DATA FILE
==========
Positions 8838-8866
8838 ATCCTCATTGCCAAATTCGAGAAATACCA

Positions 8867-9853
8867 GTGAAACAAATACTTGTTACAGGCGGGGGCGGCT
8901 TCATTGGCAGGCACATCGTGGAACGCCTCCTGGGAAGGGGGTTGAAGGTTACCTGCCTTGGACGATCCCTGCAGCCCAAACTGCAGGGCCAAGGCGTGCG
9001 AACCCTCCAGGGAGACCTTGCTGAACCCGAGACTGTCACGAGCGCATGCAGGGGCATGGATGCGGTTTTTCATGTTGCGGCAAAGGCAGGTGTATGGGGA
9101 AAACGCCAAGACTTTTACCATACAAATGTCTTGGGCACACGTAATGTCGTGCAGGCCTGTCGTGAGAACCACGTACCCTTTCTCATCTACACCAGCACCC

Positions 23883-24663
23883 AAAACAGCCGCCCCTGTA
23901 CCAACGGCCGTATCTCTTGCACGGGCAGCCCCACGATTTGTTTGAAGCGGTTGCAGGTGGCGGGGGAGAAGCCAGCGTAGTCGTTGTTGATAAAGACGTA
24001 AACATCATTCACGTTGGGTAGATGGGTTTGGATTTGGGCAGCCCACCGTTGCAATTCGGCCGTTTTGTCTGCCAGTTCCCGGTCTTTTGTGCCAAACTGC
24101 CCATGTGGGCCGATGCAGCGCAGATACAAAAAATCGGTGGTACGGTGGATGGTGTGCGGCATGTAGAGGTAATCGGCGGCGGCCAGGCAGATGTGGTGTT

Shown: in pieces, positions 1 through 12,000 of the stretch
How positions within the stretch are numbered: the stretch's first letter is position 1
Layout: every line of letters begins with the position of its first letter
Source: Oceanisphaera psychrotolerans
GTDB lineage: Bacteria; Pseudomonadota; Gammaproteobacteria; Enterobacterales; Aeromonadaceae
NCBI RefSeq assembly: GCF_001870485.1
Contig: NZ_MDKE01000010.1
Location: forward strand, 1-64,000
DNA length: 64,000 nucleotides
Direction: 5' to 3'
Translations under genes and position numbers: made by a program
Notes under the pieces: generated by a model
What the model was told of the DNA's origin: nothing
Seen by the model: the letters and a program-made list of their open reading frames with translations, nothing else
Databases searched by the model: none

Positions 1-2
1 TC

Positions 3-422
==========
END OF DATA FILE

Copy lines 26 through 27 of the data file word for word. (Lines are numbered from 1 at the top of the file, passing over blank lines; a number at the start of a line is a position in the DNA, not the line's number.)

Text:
Seen by the model: the letters and a program-made list of their open reading frames with translations, nothing else
Databases searched by the model: none